Particular drivers of clonal hematopoiesis are associated with a higher chance of developing myelodysplastic syndromes (MDS) and may yield significant changes in blood cell parameters, a study published in Nature Genetics suggested.

The study included the medical records of 454,340 UK Biobank participants with clonal cytopenia of undetermined significance divided into 2 independent cohorts. Of all participants, 1,808 developed a myeloid neoplasm 0 to 15 years after recruitment.

The researchers evaluated different mutations in clonal hematopoiesis as well as hematology and biochemistry test parameters among individuals who later developed MDS in comparison with healthy participants.

They constructed and validated Cox regression models quantifying the risk of progression to each myeloid neoplasm subtype as well as a “myelodysplastic syndromes-predict” web application that generates time-dependent predictions with the input of basic blood tests and genetic data.

Read more about MDS etiology

“We observed varying strengths of association between particular gene mutations and each of the 3 myeloid neoplasm subtypes. For example, SF3B1 mutations were substantially associated with a higher risk of MDS, while SRSF2 mutations were substantially associated with all myeloid neoplasm subtypes, with SRSF2/TET2 commutated cases were more likely to develop MDS and SRSF2/IDH2 commutated cases were more likely to develop acute myeloid leukemia. Also, DNMT3A R882 mutations were specifically associated with acute myeloid leukemia,” the researchers explained.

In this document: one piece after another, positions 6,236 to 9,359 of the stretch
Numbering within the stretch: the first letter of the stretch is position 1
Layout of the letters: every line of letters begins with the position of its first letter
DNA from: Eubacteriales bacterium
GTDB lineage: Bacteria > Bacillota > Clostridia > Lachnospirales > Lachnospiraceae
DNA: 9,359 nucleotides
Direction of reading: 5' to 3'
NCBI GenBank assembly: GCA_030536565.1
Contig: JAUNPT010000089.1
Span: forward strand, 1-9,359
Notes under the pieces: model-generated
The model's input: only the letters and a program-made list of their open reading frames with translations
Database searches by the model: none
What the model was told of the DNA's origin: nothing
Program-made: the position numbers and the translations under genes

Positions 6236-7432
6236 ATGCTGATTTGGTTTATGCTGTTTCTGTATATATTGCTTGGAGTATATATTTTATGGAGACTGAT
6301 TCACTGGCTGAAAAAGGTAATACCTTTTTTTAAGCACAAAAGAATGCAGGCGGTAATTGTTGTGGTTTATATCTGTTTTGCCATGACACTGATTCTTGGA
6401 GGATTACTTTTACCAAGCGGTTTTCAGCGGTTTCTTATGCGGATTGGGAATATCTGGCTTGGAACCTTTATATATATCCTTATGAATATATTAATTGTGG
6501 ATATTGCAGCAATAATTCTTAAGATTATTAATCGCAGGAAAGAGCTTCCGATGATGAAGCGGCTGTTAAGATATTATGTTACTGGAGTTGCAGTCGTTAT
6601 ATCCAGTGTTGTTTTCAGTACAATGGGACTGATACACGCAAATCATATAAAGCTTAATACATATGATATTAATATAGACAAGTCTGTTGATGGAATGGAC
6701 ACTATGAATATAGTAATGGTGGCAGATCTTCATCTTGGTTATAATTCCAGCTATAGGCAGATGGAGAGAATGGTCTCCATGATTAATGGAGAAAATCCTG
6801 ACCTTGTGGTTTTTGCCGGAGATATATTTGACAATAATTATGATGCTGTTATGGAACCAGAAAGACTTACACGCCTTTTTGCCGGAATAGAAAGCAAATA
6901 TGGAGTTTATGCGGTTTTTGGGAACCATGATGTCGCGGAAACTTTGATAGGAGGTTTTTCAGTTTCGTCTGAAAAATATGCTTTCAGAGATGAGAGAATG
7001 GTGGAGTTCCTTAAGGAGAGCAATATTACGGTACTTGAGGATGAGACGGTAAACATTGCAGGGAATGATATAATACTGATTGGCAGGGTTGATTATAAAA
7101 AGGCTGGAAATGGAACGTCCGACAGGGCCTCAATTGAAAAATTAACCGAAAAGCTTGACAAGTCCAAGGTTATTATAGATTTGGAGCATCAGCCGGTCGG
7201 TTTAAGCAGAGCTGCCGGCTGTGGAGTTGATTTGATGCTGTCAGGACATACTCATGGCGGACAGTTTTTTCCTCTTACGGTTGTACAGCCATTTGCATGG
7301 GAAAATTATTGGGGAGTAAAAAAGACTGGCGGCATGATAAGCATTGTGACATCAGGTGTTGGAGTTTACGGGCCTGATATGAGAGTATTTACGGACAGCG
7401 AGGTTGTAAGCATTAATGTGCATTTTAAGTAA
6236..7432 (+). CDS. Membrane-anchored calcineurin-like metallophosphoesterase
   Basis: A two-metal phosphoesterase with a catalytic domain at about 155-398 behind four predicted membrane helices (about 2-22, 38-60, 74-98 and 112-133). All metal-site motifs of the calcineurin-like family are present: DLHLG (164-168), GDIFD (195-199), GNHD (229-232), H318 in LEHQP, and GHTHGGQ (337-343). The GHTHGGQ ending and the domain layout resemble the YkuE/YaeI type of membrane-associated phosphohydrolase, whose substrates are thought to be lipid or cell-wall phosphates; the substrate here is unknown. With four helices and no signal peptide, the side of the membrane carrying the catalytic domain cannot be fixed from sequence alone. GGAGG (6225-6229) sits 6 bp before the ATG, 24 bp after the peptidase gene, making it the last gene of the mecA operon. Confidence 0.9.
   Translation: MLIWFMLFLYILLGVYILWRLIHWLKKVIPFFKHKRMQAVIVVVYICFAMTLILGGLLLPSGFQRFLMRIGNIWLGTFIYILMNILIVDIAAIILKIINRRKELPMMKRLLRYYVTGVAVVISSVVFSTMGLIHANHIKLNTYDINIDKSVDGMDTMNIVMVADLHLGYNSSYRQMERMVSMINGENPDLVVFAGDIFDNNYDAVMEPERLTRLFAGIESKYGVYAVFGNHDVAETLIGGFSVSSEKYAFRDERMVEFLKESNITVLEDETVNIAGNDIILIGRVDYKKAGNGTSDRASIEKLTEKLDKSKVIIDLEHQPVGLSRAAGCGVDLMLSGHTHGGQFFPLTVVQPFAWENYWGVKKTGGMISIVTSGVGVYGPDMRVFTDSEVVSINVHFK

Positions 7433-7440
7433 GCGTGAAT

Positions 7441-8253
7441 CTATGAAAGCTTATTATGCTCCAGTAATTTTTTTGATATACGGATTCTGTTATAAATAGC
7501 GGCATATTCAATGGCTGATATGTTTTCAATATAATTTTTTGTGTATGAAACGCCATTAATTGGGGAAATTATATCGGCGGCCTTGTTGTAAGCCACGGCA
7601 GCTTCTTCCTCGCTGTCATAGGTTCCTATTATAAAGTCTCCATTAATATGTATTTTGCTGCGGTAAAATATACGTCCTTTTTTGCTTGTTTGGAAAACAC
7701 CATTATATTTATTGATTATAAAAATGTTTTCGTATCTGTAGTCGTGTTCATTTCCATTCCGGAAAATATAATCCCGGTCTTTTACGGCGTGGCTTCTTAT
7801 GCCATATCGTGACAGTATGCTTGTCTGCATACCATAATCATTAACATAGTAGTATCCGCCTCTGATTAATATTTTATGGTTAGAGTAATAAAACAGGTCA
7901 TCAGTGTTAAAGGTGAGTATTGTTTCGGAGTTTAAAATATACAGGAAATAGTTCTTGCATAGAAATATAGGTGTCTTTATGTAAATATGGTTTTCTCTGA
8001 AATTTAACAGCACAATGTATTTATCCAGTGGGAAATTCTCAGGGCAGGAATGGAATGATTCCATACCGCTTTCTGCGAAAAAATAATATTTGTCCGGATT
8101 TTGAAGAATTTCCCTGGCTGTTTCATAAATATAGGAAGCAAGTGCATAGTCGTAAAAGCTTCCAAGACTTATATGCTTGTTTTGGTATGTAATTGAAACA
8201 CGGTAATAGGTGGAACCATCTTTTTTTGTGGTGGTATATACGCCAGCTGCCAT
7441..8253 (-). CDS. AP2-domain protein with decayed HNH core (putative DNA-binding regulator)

Recent evidence suggests that MDS can be predicted years in advance by particular genetic characteristics, offering hope for preventive therapies as an alternative to actual treatment.


Gu M, Kovilakam SC, Dunn WG, et al. Multiparameter prediction of myeloid neoplasia riskNat Genet. Published online August 24, 2023. doi:10.1038/s41588-023-01472-1